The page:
Mr Monkey took the 192 into Manchester, and didn't mind a bit when Mr Rik had to get off and walked through the rain when all the traffic stopped moving just before the Mancunian Way. Mr Monkey was safe and dry in Mr Rik's pocket as they scampered along to the press night of The Cherry Orchard at the Royal Exchange Theatre.
This production, co-produced by the Royal Exchange and the Bristol Old Vic, uses Rory Mullarkey's new translation of The Cherry Orchard. Mullarkey felt that previous translations of the play were too English and too serious, and set out to produce a text that reflected Chekov's description of the work as "a comedy in four acts". The production also emphasises the way in which many of the characters seem quite willing to break the fourth wall and address the audience (or, at least, talk to the room instead of the people in it).
Written in 1903, The Cherry Orchard was Anton Chekov's last play. Lyubov Andreyevna Ranyevskaya is brought back from Paris by her daughter, Anya. The family estates, which include what is apparently the most famous set of cherry trees in Russia, is mortgaged to the hilt and is about to be auctioned off by the family's creditors. In theory Lyubov, her brother Leonid, Anna, and Lyubov's adopted daughter Varya are supposed to be finding a way to pay the mortgage and keep the estate but they spend most of the time talking about how wonderful everything was when they didn't have to think about money.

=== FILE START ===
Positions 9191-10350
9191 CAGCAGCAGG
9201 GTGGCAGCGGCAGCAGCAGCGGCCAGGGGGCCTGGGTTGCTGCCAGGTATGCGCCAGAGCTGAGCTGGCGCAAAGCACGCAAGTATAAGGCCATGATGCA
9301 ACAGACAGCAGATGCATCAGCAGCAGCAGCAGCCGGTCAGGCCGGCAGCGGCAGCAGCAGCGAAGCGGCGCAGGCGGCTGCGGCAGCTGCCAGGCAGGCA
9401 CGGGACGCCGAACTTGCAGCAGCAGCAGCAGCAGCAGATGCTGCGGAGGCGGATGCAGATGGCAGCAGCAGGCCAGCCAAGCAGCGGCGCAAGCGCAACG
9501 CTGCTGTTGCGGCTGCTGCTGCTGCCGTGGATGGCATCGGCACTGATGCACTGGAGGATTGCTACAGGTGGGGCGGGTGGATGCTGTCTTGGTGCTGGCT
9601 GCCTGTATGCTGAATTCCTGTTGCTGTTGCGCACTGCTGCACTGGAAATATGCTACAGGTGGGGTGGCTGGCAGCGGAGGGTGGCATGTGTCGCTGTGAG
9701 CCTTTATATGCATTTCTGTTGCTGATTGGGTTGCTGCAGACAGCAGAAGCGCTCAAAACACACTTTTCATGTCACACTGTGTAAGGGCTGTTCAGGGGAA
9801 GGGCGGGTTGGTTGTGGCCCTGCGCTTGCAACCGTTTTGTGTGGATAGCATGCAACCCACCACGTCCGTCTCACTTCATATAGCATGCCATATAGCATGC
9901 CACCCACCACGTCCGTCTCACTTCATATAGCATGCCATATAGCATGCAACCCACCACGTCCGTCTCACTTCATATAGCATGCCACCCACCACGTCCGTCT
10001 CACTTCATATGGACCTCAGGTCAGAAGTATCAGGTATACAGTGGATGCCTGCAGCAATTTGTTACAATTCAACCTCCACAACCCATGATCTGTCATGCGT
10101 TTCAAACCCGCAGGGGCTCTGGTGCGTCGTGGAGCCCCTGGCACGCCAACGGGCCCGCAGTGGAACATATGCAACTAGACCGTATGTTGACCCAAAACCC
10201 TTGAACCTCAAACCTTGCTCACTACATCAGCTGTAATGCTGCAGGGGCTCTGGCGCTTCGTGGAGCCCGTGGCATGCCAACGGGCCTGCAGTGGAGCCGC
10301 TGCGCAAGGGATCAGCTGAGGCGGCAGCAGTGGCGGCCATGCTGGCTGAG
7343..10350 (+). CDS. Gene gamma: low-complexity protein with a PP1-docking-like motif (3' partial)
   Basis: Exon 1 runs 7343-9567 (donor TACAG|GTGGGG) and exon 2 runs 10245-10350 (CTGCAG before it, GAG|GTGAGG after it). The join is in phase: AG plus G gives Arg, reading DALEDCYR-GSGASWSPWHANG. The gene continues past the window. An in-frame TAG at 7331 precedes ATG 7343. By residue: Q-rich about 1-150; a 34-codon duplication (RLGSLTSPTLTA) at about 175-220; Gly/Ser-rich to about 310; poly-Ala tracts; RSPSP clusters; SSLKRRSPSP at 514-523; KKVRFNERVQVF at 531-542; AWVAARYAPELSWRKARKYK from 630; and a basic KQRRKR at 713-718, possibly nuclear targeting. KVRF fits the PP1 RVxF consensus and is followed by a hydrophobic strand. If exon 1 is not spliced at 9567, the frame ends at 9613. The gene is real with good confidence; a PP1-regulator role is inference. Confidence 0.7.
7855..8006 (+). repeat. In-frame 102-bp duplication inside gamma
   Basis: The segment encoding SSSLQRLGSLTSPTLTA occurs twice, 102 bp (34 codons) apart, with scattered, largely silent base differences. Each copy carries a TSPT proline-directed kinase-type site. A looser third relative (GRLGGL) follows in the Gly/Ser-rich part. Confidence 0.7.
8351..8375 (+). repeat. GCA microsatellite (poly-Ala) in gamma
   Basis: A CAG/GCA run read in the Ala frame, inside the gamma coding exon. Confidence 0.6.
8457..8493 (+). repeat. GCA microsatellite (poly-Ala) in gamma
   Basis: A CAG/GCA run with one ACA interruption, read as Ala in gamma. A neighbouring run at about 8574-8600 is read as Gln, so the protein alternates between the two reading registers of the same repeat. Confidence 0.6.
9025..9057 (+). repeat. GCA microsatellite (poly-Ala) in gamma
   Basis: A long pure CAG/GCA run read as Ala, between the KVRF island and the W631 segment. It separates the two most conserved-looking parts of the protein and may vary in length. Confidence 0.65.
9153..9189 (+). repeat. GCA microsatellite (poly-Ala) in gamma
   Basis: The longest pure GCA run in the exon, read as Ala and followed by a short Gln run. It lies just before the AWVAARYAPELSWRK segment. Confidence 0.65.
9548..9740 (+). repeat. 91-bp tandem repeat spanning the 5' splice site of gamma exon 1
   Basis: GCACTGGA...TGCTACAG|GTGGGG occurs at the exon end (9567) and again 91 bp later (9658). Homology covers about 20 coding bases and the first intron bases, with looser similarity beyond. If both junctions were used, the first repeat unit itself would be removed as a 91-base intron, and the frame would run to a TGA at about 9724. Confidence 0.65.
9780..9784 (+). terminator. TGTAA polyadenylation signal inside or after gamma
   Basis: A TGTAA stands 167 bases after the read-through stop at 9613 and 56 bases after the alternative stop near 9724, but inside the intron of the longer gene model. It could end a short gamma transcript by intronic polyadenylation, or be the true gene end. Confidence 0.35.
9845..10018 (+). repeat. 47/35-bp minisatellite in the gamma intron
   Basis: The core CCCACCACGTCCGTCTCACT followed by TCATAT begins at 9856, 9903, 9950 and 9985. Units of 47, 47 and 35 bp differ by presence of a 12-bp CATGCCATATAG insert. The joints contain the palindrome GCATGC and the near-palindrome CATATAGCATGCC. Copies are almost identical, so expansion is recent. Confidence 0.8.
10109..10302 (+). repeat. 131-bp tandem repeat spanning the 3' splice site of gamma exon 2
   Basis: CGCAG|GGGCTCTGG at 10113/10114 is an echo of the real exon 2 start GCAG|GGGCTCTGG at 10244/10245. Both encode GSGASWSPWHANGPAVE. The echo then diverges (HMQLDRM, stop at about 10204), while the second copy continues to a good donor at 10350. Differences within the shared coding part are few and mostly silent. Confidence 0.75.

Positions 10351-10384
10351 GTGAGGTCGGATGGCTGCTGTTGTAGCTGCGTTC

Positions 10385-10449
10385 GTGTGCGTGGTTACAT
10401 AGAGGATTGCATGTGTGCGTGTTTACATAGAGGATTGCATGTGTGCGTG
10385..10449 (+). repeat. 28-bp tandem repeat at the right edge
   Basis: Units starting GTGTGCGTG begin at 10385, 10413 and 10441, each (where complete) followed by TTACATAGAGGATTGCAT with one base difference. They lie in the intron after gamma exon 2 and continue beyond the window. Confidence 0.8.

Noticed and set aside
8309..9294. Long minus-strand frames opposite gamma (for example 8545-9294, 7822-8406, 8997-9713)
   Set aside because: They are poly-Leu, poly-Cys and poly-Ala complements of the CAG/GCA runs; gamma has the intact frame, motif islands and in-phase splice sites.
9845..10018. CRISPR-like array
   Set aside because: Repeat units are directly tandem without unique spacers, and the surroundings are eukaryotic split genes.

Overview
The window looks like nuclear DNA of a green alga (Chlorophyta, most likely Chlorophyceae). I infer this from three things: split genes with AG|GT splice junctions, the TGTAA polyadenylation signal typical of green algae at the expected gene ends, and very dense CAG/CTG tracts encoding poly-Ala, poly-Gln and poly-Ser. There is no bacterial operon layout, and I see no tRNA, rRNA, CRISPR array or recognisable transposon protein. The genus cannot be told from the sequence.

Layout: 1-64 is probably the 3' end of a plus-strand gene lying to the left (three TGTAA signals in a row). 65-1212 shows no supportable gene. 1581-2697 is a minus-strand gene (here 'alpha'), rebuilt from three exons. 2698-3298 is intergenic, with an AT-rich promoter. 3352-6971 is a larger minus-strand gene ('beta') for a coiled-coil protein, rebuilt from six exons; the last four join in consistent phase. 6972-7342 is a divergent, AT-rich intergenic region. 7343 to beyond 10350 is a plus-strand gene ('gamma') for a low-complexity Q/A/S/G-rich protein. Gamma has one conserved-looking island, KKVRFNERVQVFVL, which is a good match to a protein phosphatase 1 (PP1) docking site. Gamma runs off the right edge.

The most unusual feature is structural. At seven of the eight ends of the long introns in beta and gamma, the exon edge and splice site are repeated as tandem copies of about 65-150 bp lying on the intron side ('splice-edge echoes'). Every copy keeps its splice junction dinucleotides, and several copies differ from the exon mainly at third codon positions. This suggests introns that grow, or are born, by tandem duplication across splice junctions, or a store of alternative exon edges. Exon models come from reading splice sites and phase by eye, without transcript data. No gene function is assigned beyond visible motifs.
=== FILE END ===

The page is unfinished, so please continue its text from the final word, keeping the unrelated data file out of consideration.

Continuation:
Yermolai Alekseyevich Lopakhin, the son of a peasant from the estate who has made good, keeps suggesting building cottages for weekend visitors from the city, but is ignored because it would involve the destruction of the cherry orchard. Yermolai also is supposed to have an understanding with Varya but neither of them are quite able to commit themselves, and he appears to be interested in Lyubov, despite the disparity in class and wealth.
The stage is a plain floorboarded space with, initially, little more than a small round table and a bookcase. Various other pieces appear later, many brought on by a small boy who apparently drowned seven years before the play started. Outdoor scenes - particularly a bright summer day - are achieved with the Exchange's impressive collection of spotlights, which can be quite painful if you're sitting in the wrong place.
The cast are excellent. Jude Osuwu's Yermolia is a self-confident, self-made, and extremely competent man but with a latent awareness of his humble birth. Kirsty Bushell shows Lyubov's irresponsiblity and superficiality, but also that it's a shield to ward off the tragedy that led her to flee to Paris. Julius D'Silva's Boris Borisovich is a marvellously optimistic scrounger, perpetually expecting someone to 'lend' him money. The rest of the comparatively large cast are all convincing, though it did take Mr Monkey a little time to work out exactly how everyone was connected.
Mr Monkey enjoyed this production of The Cherry Orchard, once he got used to the endangered fourth wall. He recommends it to anyone who wants a suprisingly funny drama about life amongst the decaying minor aristocracy of pre-revolutionary Russia.
The Cherry Orchard runs until 19th May 2018.Useful links :
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